Pope Francis has called an extraordinary synod on the protection of minors from sexual abuse for next Feb. 21-24.
Yet, many have criticized the move because the Church, at least in North America, has done a good job of protecting minors since the early 2000s, as the recent Pennsylvania Grand Jury report shows. What’s at issue is the sexual abuse of seminarians, of bishops still covering up, and corruption even at the highest levels of the Church. And that’s to say nothing of concerns there’s an agenda afoot to bring Church teaching more in line with what’s popular in the world. We come from the Anglican world. We have seen this movie. We know how it ends. We came into the Catholic Church because we wanted to stand on the Rock of Christ and not the shifting sands of “experience” and “social science,” and the latest gender theory.
A focus on “pedophilia” i.e. abuse of minors sidesteps the issue of priests engaging in sexual behavior with adults 18 or over—whether male or female–and how devastating this is to vocations, to the formation of holy priests and the cascading negative impact on evangelization.
Several men who went to seminary over the past 10 years told the Register that they believed moral formation in how to live as mature, celibate men was underemphasized, and psychology was overemphasized. They variously described a willful blindness toward seminarians cruising gay bars, using Grindr or Tinder apps, viewing pornography or engaging in sexual relationships — heterosexual and homosexual. Seminary administrators, the seminarians said, had no problem kicking men out for lesser issues, such as questioning their authority in certain cases.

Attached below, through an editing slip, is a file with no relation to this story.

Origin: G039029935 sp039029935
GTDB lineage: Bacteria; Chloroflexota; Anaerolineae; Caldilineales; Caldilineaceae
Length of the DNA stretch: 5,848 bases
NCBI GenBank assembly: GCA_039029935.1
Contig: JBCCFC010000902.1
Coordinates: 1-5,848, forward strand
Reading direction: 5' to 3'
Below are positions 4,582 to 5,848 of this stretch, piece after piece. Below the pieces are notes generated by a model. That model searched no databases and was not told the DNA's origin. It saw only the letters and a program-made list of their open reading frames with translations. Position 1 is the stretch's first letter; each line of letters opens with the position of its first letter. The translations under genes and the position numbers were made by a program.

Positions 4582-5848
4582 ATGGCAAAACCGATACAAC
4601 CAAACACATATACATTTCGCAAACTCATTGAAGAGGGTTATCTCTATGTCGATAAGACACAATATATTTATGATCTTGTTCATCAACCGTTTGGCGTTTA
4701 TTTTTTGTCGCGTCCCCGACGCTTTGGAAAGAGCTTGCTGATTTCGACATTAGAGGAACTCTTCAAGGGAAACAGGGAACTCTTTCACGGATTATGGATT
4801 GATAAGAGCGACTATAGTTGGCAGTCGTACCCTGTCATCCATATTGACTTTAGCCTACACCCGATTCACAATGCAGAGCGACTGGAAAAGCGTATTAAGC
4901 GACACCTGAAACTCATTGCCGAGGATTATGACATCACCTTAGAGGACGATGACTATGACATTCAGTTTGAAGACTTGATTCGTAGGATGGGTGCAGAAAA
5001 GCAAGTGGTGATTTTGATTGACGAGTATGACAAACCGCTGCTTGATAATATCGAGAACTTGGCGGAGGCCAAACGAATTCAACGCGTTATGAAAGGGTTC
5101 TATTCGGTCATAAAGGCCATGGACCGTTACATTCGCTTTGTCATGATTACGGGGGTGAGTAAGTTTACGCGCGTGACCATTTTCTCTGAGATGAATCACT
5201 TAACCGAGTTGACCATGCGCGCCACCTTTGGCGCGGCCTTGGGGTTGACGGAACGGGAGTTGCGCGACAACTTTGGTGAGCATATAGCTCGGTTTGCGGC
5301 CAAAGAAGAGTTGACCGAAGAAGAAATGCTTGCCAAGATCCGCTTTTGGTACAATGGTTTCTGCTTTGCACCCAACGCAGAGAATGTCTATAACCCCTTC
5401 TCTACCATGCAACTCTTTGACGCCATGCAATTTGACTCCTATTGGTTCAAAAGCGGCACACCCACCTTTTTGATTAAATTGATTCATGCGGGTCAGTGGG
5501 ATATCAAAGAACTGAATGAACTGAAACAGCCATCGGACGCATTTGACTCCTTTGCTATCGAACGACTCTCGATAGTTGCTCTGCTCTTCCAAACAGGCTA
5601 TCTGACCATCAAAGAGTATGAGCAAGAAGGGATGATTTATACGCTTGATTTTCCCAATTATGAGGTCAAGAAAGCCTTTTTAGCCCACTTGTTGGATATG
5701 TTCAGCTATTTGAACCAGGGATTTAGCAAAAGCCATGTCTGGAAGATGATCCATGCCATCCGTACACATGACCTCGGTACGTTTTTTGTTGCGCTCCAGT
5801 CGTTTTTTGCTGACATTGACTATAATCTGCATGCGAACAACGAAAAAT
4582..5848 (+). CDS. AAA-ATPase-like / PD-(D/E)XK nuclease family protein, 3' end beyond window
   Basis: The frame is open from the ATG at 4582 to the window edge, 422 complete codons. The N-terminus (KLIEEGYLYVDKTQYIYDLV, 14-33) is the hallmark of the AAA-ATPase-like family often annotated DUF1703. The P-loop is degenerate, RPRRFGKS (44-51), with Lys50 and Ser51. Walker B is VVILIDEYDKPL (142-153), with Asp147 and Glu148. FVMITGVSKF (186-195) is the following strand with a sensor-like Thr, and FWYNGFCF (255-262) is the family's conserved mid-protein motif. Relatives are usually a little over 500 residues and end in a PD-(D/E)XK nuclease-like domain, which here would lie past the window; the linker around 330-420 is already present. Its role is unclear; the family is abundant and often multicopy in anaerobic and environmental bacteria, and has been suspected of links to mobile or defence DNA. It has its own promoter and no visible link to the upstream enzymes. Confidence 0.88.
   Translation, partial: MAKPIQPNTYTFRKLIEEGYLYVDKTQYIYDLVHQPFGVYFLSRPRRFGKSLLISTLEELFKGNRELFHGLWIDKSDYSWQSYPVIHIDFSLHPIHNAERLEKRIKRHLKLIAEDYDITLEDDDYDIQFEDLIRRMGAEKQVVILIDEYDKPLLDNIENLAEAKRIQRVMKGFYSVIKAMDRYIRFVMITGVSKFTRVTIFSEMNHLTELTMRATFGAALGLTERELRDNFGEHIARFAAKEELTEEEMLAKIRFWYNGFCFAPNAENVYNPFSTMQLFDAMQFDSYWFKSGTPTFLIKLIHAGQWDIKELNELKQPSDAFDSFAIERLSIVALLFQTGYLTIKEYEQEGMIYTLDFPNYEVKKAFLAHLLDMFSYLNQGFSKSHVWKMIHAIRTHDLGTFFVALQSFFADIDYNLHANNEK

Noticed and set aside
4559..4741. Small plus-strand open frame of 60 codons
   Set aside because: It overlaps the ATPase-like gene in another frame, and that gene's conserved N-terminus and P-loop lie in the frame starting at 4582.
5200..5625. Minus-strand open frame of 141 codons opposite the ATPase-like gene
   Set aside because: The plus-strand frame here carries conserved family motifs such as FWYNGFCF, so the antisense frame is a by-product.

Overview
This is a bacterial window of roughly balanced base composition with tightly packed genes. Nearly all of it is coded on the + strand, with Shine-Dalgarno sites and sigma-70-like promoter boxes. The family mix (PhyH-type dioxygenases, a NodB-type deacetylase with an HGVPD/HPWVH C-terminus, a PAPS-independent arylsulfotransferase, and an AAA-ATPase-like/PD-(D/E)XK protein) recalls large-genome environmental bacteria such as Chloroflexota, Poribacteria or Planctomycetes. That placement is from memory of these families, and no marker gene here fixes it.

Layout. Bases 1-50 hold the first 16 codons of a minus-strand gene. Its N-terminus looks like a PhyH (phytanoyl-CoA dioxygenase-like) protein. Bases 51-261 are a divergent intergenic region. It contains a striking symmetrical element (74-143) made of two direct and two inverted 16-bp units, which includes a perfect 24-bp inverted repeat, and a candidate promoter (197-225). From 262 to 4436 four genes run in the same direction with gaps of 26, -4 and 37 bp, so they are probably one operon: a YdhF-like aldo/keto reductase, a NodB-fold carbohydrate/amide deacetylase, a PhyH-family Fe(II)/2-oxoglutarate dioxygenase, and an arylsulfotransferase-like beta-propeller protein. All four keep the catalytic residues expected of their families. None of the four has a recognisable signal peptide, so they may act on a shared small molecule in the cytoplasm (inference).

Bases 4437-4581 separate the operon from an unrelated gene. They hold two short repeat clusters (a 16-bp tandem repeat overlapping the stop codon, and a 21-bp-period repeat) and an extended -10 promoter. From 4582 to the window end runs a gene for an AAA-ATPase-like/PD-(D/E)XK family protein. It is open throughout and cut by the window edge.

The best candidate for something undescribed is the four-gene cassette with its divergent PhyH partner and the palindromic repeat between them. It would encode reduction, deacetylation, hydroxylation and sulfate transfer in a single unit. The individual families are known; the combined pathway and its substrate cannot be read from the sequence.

“Nothing happens when you try to bring this stuff up,” said one seminarian, who is now a priest in a Northeast diocese. Another young priest said, on one occasion at his seminary, a sex-abuse victim was transferred to study at a different seminary. The priest added that the abuser followed the victim and joined that seminary’s faculty at the end of the academic year.
Father Berg agreed that moral formation needs to be well-rounded, not just something taught in moral theology class.
“That will have little impact on their priesthood unless seminarians are simultaneously being mentored and supported in the formation of character and virtue, everything from self-control and fundamental human honesty to an array of other human and moral virtues and, most importantly, the exercise of prudence.”